About seven years ago, the wife of the former Emir of Qatar wowed a global audience when presenting her country’s bid to host the 2022 World Cup with a simple question along the lines of ‘When will it be the right time for the Middle East to host the World Cup?’
It was a good question and a compelling and powerful presentation from the woman who is also the mother of the current Emir.
It’s also a matter of history and infamy – and piles and piles of column inches, documentaries and more – that the majority of the 22 voters of the FIFA executive committee of the day considered the answer to the Sheikha’s question to be “now”.
I’d like to pose my own question and, in doing so, paraphrase the Sheikha’s question: When will it be the right time for Qatar to get serious about human rights for their migrant workers?
Plus I have some more.
When will it be the right time for FIFA to get serious about human rights abuses while the infrastructure for their tournament is being built?
When will it be the right time for FIFA’s sponsors to actually care about the human rights of those that have an association with their product and demand real action?
And when will FIFA’s 200-odd member associations grow some and say ‘these abuses have no place in the 21st century and continue to bring the sport into disrepute’, and also demand more than lipservice from FIFA?
I’m prompted to write this because of the most recent report from Human Rights Watch (HRW) that, once again, calls on the Qatar ‘Supreme Committee’ (organising the World Cup), FIFA and its member associations to do something about the extreme heat risks and preventable deaths occurring in Qatar.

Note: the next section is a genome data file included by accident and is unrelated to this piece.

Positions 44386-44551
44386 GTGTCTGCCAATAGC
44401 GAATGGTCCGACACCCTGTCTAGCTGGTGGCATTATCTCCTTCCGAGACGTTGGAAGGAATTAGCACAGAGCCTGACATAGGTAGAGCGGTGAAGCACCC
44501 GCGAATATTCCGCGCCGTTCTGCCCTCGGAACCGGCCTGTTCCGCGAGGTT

You may recall I first raised this issue in May 2015 (before the FIFA arrests) through our Hypocrisy World Cup campaign, in conjunction with the International Trade Union Confederation, Playfair Qatar and a letter-writing and social media campaign coordinated by #NewFIFANow.
The September HRW report is yet more sobering and, frankly, shocking and distressing reading. We are talking about real people with real lives, hopes and loved ones; people trying to graft out some sort of living to try to improve, if not their lot in life, at least that of their family.
The Supreme Committee organising the World Cup in 2022 has taken some action to address the situation, but they also point out that they are responsible for less than 1 per cent of the migrant workers in Qatar. They claim that since construction on the stadiums commenced, they have had two ‘work-related’ deaths and nine ‘non-work-related’ deaths. The problem is many of the so-called non-work-related deaths are from cardiac or respiratory failure which, without a cause of death being known, is more than likely to be related to the extreme conditions in any case.
The Supreme Committee has a heat mitigation strategy but as this report from journalist David Conn makes clear – also based on the HRW report – it doesn’t factor in sunlight, and enforcement of the guidelines is less than rigorous.
What is FIFA’s response to all this?
As we’ve come to expect from FIFA 2.0, what they say and do is not that different from what it would have been under FIFA 1.0.
Sure, they’ve drawn-up some guidelines (after the horse has bolted), created a bureaucratic process and developed a few glossy publications. But this response to the HRW report shows they have absolutely no sympathy for the people who have lost their lives. And absolutely no commitment to do anything except “note” and “monitor”.